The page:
I'd also agree with other comments here - attitude is king, patience is essential and always, always have a small, manageable goal in sight or you'll lose interest. Breaking things down into smaller chunks helps with this as well.
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I didn't read all the posts so sorry if I'm wrong.

It seems everyone goes around the answer: read here, read there, search, etc. But I failed to notice direct answer.
So lets say you decide to use C++ to create your game, but you said you have no idea how to do anything else but console application. Since it's a game you need graphics, well OpenGL and DirectX APIs can be used for graphics. Finding tutorial on Google is easy (doesn't mean it's good), it'll explain and show how to draw just colored triangle, then models and so on. That should get you started.
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[quote name='nesseggman' timestamp='1354688452' post='5007313']
Though I'm very impressed to hear of making a platforming game in RMXP.
[/quote]

Was a long time ago... (omg I'm so old)

[url="http://www.creationasylum.net/forum/index.php?showtopic=26374&hl=mario"]http://www.creationa...=26374&hl=mario[/url]

(You have to have RMXP to run it. Sorry, I don't have the stuff on this PC.) Edited by Khatharr
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Okay- I will take the Job of your Programming Consultant. I like the pay. Very little Taxation at that level.
The first thing I need as your programmer is your story. What is the game about ? Are we going to follow a story-line or have open play ?
Next, is your game based on what the charactor(s) in the story can do ? Or, on what the player can do ? This will direct our Graphic Options.

Let me know. I want the job !!!
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Okay, Why was I voted down for the above statement. The person asked for a programmer and somewhat guidance, I volunteered and was voted down ?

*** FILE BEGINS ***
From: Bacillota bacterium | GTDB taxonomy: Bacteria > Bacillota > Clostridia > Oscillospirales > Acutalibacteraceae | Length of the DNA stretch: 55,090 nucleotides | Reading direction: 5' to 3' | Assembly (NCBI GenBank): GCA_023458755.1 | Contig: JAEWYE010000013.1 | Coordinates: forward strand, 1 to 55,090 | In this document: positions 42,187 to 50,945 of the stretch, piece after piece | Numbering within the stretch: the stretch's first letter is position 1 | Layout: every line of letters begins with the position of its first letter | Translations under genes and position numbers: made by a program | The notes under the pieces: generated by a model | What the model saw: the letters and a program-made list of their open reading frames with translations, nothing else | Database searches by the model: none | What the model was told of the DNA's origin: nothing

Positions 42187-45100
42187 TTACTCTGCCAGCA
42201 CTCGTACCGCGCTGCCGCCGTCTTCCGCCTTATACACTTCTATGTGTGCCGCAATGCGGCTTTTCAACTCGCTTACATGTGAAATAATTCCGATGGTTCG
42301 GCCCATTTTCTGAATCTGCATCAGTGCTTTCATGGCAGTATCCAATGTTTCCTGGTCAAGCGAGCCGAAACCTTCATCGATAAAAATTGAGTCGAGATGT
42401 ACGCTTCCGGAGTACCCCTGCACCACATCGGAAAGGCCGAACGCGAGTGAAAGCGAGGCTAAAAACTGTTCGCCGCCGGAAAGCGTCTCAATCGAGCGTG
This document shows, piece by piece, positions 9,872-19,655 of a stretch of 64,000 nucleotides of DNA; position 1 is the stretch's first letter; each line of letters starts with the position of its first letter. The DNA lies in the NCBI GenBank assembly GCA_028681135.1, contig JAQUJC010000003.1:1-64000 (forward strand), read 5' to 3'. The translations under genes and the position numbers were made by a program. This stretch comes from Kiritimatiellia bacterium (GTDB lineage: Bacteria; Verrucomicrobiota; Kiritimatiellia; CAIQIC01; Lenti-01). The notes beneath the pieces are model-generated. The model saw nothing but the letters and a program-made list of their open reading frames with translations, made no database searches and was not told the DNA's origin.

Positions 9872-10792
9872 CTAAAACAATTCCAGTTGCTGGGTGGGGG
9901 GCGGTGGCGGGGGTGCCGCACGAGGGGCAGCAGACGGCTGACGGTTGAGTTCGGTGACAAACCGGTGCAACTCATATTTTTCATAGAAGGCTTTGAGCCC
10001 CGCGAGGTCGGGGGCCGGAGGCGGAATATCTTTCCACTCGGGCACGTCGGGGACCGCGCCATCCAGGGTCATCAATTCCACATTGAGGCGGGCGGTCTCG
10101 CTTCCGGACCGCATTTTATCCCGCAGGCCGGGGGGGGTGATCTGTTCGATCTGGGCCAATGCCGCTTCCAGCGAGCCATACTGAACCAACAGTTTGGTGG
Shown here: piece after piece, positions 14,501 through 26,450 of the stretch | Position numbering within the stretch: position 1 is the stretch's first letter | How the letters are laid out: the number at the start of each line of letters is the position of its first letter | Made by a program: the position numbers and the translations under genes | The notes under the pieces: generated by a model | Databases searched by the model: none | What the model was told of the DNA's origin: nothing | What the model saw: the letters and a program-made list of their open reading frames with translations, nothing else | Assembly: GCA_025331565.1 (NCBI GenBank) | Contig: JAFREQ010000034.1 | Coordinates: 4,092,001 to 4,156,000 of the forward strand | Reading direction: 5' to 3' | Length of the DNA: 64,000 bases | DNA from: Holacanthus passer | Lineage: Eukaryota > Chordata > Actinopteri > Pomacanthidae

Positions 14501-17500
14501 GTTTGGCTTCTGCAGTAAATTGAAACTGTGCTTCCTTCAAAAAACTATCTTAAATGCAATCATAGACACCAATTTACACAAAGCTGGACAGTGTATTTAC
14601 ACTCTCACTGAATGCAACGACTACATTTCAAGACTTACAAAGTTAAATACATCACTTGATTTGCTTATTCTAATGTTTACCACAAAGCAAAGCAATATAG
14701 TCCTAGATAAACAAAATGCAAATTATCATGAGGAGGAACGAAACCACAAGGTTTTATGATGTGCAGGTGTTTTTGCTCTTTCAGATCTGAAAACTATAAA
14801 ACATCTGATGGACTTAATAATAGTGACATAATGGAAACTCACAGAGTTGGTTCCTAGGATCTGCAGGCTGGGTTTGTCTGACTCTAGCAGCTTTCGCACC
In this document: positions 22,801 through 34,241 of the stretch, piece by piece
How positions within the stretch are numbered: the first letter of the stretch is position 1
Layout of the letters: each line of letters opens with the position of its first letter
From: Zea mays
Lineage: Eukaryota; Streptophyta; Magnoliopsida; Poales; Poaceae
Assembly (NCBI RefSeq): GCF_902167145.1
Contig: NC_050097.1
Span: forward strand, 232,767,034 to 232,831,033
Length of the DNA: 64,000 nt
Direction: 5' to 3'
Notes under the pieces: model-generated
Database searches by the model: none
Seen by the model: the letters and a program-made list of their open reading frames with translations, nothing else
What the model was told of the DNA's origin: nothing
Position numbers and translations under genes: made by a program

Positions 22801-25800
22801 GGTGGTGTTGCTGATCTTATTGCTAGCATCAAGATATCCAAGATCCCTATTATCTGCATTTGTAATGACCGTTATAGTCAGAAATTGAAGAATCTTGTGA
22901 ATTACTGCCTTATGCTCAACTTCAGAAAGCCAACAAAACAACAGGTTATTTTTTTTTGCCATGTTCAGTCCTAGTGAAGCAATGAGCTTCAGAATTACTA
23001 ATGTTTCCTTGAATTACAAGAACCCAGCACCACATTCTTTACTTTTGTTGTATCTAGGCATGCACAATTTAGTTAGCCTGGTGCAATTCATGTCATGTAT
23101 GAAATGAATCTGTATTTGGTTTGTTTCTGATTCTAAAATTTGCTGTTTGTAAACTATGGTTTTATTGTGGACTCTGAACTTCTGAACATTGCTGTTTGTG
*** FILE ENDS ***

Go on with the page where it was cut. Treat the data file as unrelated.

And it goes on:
Come on. There was absolutely nothing negative there!!
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The original poster asked for [i]advice[/i] about how to find a [i]local[/i] programmer or advice on how they could handle their own programming and you began responding as if there was a proper job offer. I appreciate that you may have been genuinely wanting to help -- the comment on the pay and taxation is [i]reasonably[/i] obviously a joke, but could quite easily have been taken as presumptuous instead -- but are you [i]really[/i] surprised that someone found the post objectionable? Your response just isn't particularly relevant to the question asked, especially given the original poster was specifically asking about finding [i]local[/i] help.

I wouldn't have down-voted you personally, but I also don't think it's particularly out of place for someone to consider your response to "not improve the conversation". Volunteering probably would have been fine, but in this specific case the original poster [i]wasn't actually looking for a programmer[/i] and you responded as if there was an explicit job offer. Always remember that text does not communicate tone -- you have to make it [i]very[/i] clear if you're having a bit of a joke or not being entirely serious.
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I will give you a +1 for honesty. But maybe you should read more closely and not take responses so litteral.

I would like to politely point out a few items and please correct me if I am wrong.

1- I found no referrence to where locally actually is, so I perceive this site to be considered locally.

2 - As you pointed out my referrence to pay and taxation was meant to be light hearted. No Pay is No real Job. ( Personally not looking for Additional Work )